f) The process of engagement and validity of approaches will be reviewed regularly for appropriateness in addressing cyber security
Sec. 8. Voluntary Critical Infrastructure Cybersecurity Program
a) There will be a program (outreach & engagement?) to encourage private sector adopting the framework process
b) The agencies already on the hook for industry engagement for critical infrastructure (sector specific agencies – SSAs – under HSPD-7 and the National Infrastructure Protection Plan – NIPP) will use their existing mechanisms (like CIPAC) to reach out to industry on a sector by sector basis and address sector specific risks and concerns
c)The Sector Specific Agencies will let the president know annually how this is all going – is industry participating or no?
d)the government will try and create additional value for industry to participate
e) The government will try and figure out how – or if it even makes sense – for the government to adjust its procurement and contracts to use/fit in with the framework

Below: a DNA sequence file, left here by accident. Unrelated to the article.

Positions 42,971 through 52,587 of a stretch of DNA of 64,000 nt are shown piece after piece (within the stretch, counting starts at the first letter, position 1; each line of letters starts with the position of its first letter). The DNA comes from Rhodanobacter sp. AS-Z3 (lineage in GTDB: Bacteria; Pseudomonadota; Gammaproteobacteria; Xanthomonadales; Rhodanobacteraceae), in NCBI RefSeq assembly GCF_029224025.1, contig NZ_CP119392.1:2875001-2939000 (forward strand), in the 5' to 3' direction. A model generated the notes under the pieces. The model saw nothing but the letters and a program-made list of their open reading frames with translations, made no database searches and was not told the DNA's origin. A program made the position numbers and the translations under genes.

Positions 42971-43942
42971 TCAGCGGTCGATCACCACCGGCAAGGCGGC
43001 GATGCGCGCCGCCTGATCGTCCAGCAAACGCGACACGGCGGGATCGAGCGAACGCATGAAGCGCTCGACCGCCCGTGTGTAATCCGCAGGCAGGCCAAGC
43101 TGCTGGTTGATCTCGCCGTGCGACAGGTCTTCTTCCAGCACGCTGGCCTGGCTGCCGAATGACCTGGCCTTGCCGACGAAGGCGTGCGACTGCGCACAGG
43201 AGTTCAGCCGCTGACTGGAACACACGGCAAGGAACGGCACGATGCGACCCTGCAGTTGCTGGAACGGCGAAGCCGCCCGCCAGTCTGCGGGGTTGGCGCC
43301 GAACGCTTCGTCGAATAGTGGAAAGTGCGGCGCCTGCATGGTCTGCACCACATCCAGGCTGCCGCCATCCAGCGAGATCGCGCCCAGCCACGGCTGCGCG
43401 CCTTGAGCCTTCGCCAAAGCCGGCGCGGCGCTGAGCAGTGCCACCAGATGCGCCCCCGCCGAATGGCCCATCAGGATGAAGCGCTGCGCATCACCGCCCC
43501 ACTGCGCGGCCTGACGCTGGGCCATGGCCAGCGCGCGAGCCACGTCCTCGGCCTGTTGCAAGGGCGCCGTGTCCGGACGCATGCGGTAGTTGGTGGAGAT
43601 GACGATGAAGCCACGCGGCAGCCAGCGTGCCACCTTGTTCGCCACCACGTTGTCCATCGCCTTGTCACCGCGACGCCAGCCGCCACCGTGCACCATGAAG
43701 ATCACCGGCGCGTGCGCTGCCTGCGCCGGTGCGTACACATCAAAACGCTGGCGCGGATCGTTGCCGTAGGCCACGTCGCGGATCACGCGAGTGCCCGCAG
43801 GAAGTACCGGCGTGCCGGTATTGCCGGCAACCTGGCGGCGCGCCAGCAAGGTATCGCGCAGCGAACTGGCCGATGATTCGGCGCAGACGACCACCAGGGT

Sec. 9. Identification of Critical Infrastructure at Greatest Risk
a) Within 150 days, DHS will determine, based on potential national consequences from a cyber attack, what infrastructure is critical. This speaks to a consultative process (as described in section 6) that the government will use to identify what the framework and the rest of the Order is aimed at. I’ve been working within one industry for some time using a version of the process that will be used here. The process uses business-function driven risk analysis to determine priorities: Critical Functions->Value Chain->Supporting Cyber Infrastructure->Program level vulnerabilities->Scenarios to be protected against. Ish.
b) The sector specific agencies will, in line with their existing role, provide DHS with enough information to make these determinations. The EO assigned this to the heads of the sector specific agencies, in particular, and so it is a performance criteria for them. This tends to mean it will get done.
c) Owners and operators of critical infrastructure will be confidentially notified of their status as critical infrastructure and there will be a mechanism for them to ask to be reconsidered
Sec. 10. Adoption of Framework